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Lecture 15

Lecture 15-16.docx

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University of Toronto St. George
John Stinchcombe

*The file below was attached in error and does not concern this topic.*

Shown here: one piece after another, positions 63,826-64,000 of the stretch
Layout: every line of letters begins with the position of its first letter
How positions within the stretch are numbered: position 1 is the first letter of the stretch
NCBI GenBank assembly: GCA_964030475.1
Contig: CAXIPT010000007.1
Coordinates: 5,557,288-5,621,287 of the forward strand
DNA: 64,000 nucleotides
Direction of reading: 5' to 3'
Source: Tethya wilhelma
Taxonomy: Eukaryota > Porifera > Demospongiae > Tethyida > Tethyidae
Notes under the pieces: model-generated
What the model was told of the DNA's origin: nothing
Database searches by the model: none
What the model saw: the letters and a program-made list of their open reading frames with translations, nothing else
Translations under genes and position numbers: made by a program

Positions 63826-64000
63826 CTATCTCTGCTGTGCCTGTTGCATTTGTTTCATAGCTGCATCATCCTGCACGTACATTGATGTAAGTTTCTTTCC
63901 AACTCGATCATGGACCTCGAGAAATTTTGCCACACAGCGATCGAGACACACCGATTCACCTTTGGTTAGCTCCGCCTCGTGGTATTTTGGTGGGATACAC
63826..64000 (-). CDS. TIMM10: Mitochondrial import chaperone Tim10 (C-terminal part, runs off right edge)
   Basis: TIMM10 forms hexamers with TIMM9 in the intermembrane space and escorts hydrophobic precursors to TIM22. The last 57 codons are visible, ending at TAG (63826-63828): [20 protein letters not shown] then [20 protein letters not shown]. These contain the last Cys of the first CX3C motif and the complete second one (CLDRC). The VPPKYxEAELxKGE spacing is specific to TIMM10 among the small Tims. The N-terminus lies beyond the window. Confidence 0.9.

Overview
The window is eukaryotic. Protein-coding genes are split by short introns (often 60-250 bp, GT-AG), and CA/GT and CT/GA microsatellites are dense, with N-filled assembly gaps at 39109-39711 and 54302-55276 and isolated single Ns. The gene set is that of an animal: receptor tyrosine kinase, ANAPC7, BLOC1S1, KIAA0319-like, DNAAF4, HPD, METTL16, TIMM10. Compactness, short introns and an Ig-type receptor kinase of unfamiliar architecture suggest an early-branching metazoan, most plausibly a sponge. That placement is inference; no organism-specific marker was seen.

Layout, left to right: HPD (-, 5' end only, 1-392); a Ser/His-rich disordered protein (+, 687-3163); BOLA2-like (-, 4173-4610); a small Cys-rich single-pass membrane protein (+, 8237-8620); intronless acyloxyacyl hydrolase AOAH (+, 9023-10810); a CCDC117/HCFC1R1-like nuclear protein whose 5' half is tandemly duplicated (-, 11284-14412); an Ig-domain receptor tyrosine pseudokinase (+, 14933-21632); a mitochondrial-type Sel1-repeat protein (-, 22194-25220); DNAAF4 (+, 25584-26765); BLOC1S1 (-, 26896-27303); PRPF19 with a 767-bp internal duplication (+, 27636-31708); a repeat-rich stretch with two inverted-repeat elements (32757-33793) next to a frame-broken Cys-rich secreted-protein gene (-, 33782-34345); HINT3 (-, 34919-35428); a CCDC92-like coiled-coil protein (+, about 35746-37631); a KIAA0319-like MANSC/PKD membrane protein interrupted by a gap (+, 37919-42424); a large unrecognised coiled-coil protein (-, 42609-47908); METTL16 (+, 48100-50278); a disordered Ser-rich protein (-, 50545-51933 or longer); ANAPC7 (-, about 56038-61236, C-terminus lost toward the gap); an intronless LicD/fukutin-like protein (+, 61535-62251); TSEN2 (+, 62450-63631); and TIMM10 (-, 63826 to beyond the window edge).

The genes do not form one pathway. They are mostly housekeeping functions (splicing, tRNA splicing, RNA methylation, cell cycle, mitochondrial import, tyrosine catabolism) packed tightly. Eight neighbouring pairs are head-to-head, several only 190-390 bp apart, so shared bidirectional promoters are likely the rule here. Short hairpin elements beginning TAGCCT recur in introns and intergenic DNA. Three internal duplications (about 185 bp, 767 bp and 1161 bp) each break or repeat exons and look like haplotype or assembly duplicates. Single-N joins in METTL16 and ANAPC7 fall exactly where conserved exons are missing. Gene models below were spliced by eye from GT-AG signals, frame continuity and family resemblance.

BIO220: Lecture 15-16 Humans harvesting of biodiversity  Can we harvest plants/animals in a sustainable way that prevents inadvertent negative results? o Results such as extinction, or by harvesting too much of it, driving its evolution in a way that makes it less useful for us dN= change in abundance (N) Simple Models of species growth and harvesting strategies dt= change in time dN/dt= change in abundance dN/dt= r* N * [(K-N)/K] over time As N approaches K, K goes to 0 so as a population approaches its carrying capacity, it approaches 0 r= intrinsic rate of pop growth If N really small, it’s going to be some number close to K ~1 of species K= carrying capacity Inflection point at K/2 Per capita rate of increase= Decline as pop gets bigger because getting closer to carrying capacity Ideal Harvesting strategy: Harvest K/2 individuals/year, so population is at max growth rate How harvesting affects demographics of harvested species Theoretically ideal scenario  harvest individuals of each species/year, so allow harvesting and self- sustaining populations Does this work?  Going to go through a best-case scenario where we don’t account for random chance, weather, predation, etc. Unstable: Stable: Left side of the line is Unstable and it is the Maximum Economic Yield (MEY) (little star) Right side of the line is Unstable and Maximum Sustained yield (MSY) (Big star) Harvest done to stock MSY so Harvest at MEY > Harvest at MSY There is always economic pressure to harvest so most fisheries tend to fish until they collapse. So the more you harvest, the more cost there is Stable: Little bits of harvesting are stable for the population because the population is being harvested down where the pop growth rate is at it’s maximum. Unstable: The unstable part which is where the economic benefits are the greatest, are going to be harvesting the population to such low levels that the population growth will be really small and won’t be able to replenish itself. The consequences of MEY> MSY  Constant financial pressure to harvest more  Populations are harvested to the point where they have low population growth rates  If harvest quotas are fixed in tonnage from year to year, you get the same amount removed each year and if the population starts to be harvested below K/2, it will experience slower pop growth which will lead to extinction  Improvements in technology make the cost curve flatter (reduces it) but does not alter the population dynamics Until the fishery collapses  almost every fish population that we try to harvest for we have fished into extinction. We can have tight regulation, enforcement and cautious catch quotas below the estimated MSY How harvesting affects their evolution How is harvesting determined?  By size thresholds (ex. if the fish is larger than x, it gets caught in the net, but if smaller, goes through)  By trophy ornaments (size of antler racks/horns/ etc. ) bigger fish competition  Continuous traits: Phenotypes that vary continuously quantitative traits (size, mass, length) o Influenced by lots of genes and have small effects o Also influenced by environment  Discrete traits: Mendelian traits (i.e. eye colour, tongue rolling, blood groups) o Can’t infer genotype from phenotype therefore we have to work with statistical descriptions Bell-shaped curve. It describes how many individuals there are in a given size. Individuals above a certain size threshold are targeted (ex. size of net so that bigger fish will only get caught and smaller fish will swim right through) So fish below threshold will live, fish above threshold will die. Truncation Selection: We’re imposing really strong selection for individuals to live or die based on whether or not they are above/below this threshold Example: Tuna  Fished on a size ratio (above/below a certain size can be caught/not caught)  Measure how strong this selection is by measuring the mean before and after selection o S=z*-z (s) Selection differential= Mean after selection – Mean before selection Ex. Mean is 10. Mean before selection is 10. So the mean after selection is going to be smaller because we preferentially removed the biggest individuals So by killing all of the biggest individuals, we’re imposing selecti
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